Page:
Then using a thick needle, I'm going to poke holes into the edges of my square going all around. They don't have to be uniform or lined up exactly. You can poke as many holes as you like.

Painting the patch green

I'm going to paint this square using a nice green.

Drawing a checkered pattern with a marker

Once that's dried, I'm going to take a double-ended Sharpie marker, and I'm going to create some lines here for a checkered pattern. I'm going to use the thick end first, and then once I've done that, I'm going to go along as well with the thinner end of the Sharpie just to create a little checkered pattern patch.

Sanding down the patch

I'm going to take a piece of sandpaper and rough it up a little bit so it looks more primitive and rustic.

Cutting the beard in a triangle shape

7. Cut the beard

For the body of my gnome, I have this piece of fur here. I'm going to lay it over top of the body to see how short I need to cut my beard. You always want to make sure that you cut fur from behind so that you don't wreck the fibers and the direction of the fur. I'm going to cut out a rough triangle shape here to start my beard.

Attaching the wood pieces together

8. Attach the hat to the body

Before I attach my beard, I want to attach the hat to the body. So I'm just drilling some pilot holes before I place my screws so that I don't crack the wood. Then I'm just placing in my screws to attach the body to the hat.

Gluing the pieces together

9. Glue the pieces together

Once I have the hat and the body attached, I'm going to line up all my pieces and make sure they fit nicely before gluing them down.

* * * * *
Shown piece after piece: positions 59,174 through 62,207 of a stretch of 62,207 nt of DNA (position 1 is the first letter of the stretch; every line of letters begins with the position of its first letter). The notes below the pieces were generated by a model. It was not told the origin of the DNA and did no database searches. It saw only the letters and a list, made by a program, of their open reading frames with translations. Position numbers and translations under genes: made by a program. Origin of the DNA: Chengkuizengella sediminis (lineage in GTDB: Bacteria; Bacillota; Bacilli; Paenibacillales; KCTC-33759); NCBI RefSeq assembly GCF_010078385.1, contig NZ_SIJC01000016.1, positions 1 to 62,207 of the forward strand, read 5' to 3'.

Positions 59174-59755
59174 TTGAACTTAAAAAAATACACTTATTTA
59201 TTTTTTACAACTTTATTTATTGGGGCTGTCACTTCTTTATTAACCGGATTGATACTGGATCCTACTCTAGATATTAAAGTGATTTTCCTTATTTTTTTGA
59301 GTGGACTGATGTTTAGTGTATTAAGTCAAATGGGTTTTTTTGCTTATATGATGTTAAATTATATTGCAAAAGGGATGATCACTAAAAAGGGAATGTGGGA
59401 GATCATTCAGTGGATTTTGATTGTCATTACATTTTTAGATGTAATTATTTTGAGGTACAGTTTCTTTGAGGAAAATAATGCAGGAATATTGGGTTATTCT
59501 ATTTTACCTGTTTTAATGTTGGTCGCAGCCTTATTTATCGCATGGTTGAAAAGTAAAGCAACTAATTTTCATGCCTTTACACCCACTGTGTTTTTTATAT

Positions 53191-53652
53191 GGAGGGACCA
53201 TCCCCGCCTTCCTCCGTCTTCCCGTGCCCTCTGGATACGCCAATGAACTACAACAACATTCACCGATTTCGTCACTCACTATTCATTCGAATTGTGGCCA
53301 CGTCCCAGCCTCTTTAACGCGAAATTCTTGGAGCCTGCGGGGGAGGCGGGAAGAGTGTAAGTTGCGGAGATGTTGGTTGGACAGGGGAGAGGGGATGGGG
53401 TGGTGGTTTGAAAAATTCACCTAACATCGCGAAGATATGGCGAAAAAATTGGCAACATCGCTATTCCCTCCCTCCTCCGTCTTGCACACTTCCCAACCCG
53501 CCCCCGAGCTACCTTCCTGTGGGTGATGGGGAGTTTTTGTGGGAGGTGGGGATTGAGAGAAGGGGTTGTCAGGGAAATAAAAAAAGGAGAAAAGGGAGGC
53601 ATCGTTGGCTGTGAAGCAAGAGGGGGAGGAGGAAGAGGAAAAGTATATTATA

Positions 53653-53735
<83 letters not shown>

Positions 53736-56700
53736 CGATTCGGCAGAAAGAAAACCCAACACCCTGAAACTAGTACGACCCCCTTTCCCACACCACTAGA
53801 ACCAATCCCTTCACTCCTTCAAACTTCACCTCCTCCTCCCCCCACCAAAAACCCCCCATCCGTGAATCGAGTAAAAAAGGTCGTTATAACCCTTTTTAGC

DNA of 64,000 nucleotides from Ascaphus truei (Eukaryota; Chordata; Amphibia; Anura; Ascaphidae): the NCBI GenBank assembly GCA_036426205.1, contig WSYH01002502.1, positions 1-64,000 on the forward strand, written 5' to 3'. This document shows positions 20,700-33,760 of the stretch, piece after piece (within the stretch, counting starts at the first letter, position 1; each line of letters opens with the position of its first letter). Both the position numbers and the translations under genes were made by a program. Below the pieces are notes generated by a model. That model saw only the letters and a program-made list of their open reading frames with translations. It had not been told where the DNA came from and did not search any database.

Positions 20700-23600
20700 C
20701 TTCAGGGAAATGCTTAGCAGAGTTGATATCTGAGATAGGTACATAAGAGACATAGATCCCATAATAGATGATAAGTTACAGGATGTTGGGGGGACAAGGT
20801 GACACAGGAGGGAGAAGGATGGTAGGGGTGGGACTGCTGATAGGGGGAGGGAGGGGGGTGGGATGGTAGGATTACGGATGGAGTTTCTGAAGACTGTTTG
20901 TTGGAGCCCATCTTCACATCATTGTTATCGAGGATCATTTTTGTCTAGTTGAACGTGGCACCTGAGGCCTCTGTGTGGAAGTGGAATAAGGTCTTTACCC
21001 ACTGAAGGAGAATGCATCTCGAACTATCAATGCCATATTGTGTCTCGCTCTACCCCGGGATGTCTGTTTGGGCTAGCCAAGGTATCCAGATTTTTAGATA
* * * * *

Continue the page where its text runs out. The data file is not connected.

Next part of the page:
Sanding the wooden bead

I need a nose, so I just have this wooden bead here to make it easier to glue on. I just sand down one edge of the bead so that it's flat, and it sits nicely on the wood.

Attaching the gnome's nose

I'm going to lay my beard down first, just covering the seam where the hat and the body meet. Then I'm going to glue down my nose as well and follow it up with my ribbon for my hat.

Stapling the ribbon to the back

I attach the ribbon with my crown stapler to the back and cut off the excess.

Adding a mustache to the beard

10. Fill in the gaps

Attach another piece of fur just around the nose to cover any holes or gaps between the nose and the ribbon. It acts like a mustache and gives the beard a little bit more full look.

Attaching raffia to the hat

I'm going to take this raffia and shove it in the gaps between the ribbon and the hat. With a bit of hot glue, work these in.

Poking wire through the holes in the patch

11. Add the patch

I'm going to take this patch that I made here and fill those holes with some gold wire. I'm just going to place those in, wrap them around the back, and then cut them off. This makes a little realistic 3D patch for our hat. Glue that in place.

I also have a wooden crow that I'm going to stick in the hat. You can embellish your hat with whatever fall touches you like.

DIY fall gnome

DIY fall gnome decor

Here is our completed gnome! I love this little DIY fall gnome decor piece I'm so happy with how it turned out. The best thing about this project is you can get really creative and add your own touches to match your decor.

What do you think of this DIY fall gnome? Let me know in the comments below.

DIY fall gnomes

For more creative autumnal decor projects, discover Hometalk's best DIY fall gnome ideas here, best fall wood crafts here, and other rustic DIY fall decor inspiration here.

Holly Grace
Want more details about this and other DIY projects? Check out my blog post!